Editorial comment – Foreign investment value
25 August, 2018, 9:00 am
CLEARLY foreign investment is important for Fiji, say a number of our registered political parties.
That’s the line of questioning we posed this week as we continue our countdown to the 2018 General Election.
We wanted to know what the seven registered parties feel about how Fiji should regulate its foreign investments for the benefit of all citizens.
Given the various answers forthcoming, the parties generally agreed that foreign investment was important for our economic growth, and there appears to be consensus that it should not come at a cost to the well-being of local jobs and domestic investors.
The Fiji Labour Party (FLP), National Federation Party (NFP), Social Democratic Liberal Party (SODELPA), Unity Fiji and HOPE party linked such investment to the engine of economic growth. Foreign investment, however, must be managed with clear legislative procedures and processes.
FLP parliamentary leader Aman Ravindra-Singh said foreign investment was desirable as it created jobs, contributed to technological development and enhanced the expertise of the local workforce.
NFP leader Professor Biman Prasad said it laid the platform for new innovative ideas being made available for Fijians to learn from, pick up and compete with.
SODELPA leader Sitiveni Rabuka believes in a balance that ensures local investors are also encouraged and incentivised to increase their investment portfolio in the domestic market. This must be practical and sustainable in the long run.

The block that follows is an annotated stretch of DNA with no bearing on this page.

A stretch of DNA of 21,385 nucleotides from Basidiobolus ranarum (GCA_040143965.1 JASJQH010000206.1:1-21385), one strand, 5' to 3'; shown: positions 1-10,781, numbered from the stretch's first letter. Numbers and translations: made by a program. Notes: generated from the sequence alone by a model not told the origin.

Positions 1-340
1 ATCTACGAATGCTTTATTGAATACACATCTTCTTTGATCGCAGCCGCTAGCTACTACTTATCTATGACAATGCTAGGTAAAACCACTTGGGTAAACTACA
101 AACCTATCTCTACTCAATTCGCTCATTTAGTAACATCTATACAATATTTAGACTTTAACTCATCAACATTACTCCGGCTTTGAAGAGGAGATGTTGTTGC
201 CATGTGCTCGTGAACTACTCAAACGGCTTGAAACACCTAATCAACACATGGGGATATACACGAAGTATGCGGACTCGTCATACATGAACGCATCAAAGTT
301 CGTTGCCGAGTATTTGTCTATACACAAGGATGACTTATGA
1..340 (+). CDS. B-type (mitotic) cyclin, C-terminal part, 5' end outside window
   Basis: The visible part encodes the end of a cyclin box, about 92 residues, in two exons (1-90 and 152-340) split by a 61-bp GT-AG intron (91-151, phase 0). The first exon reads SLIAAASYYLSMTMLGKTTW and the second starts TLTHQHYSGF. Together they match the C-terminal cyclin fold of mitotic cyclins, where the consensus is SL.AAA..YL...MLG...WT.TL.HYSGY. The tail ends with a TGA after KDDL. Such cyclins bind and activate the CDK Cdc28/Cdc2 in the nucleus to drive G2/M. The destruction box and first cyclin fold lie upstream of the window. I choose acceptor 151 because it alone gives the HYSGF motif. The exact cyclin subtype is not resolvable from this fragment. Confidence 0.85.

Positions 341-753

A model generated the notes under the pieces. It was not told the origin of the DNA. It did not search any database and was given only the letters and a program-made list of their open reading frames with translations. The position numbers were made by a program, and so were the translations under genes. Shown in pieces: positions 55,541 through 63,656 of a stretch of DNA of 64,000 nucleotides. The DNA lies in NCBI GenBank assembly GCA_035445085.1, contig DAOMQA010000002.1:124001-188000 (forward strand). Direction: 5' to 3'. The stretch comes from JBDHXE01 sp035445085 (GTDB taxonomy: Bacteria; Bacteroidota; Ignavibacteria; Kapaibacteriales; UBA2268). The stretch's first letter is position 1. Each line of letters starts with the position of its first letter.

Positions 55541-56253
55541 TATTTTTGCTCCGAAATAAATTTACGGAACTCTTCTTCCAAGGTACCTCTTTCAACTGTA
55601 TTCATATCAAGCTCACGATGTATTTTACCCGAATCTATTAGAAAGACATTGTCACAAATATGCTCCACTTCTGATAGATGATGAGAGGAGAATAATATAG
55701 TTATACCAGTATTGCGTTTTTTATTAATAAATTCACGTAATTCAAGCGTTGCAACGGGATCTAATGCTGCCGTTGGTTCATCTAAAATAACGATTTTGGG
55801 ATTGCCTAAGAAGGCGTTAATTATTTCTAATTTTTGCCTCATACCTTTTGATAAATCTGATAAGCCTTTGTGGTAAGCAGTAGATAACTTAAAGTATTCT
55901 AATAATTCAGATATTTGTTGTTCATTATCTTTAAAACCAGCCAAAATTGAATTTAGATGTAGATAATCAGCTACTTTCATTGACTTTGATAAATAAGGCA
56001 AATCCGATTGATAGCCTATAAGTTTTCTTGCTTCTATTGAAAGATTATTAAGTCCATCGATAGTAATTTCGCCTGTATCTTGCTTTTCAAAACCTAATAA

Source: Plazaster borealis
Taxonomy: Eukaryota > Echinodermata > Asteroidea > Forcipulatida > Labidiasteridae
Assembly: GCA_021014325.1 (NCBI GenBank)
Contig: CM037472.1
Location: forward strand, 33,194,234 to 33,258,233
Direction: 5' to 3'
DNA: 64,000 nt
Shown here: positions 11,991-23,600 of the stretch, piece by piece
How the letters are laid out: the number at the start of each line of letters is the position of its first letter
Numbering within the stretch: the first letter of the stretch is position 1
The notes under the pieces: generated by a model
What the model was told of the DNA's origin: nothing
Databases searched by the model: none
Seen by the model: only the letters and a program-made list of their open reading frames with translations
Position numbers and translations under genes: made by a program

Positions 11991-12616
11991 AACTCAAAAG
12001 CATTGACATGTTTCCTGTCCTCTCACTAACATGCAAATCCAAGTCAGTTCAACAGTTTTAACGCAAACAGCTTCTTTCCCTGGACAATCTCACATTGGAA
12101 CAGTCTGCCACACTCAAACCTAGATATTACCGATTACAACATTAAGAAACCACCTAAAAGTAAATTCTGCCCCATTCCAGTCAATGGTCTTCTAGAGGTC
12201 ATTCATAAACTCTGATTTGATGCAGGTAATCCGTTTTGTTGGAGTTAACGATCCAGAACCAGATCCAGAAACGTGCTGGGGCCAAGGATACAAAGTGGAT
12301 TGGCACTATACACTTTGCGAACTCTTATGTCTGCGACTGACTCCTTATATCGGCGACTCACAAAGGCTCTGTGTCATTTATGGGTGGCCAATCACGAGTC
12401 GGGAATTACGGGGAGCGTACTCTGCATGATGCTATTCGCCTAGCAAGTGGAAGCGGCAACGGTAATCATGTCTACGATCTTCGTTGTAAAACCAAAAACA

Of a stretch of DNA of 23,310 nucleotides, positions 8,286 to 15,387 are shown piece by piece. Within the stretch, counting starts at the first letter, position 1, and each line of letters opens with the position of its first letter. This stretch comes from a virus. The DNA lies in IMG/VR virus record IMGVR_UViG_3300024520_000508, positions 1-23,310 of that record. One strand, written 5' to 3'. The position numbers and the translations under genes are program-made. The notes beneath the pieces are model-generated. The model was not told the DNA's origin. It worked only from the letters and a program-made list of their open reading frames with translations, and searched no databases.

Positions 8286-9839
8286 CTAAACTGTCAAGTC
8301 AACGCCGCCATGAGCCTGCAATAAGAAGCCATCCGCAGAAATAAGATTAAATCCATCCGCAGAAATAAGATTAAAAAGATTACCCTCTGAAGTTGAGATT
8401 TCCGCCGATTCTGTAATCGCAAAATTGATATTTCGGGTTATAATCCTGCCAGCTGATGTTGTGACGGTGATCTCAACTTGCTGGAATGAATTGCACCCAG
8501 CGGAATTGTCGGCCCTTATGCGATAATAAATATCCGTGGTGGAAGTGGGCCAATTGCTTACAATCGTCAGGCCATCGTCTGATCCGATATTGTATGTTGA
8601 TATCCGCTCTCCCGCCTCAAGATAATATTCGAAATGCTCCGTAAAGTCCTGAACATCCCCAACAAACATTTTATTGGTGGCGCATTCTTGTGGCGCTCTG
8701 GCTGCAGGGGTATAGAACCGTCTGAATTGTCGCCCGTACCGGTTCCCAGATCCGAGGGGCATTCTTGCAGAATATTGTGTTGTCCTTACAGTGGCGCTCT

Unity Fiji leader Savenaca Narube said for an economy to grow, it needed new investments to expand existing businesses or start new ones.
HOPE Party leader Tupou Draunidalo believes current laws were due for a review in the area of regulating foreign investment.
Without a doubt we need investors to bring in new ideas, skills, capital, technologies and perhaps new business practices.
It’s good for the economy, and subsequently for the nation and its people. Investors, however, need incentives to come to Fiji.
That then falls on the State to put in place measures that are attractive and as the parties have pointed out, safeguard opportunities that must be available for Fijians.
What we have today are views that the various parties have of a very important development tool for our nation.
The views today are positively reflective of how much value the parties place on foreign investment.
For whatever it is worth, the views, perhaps different to some extent in parts, have a common factor though, they are reminders for us of the important place this economic driver holds in the bigger picture of our development as a nation.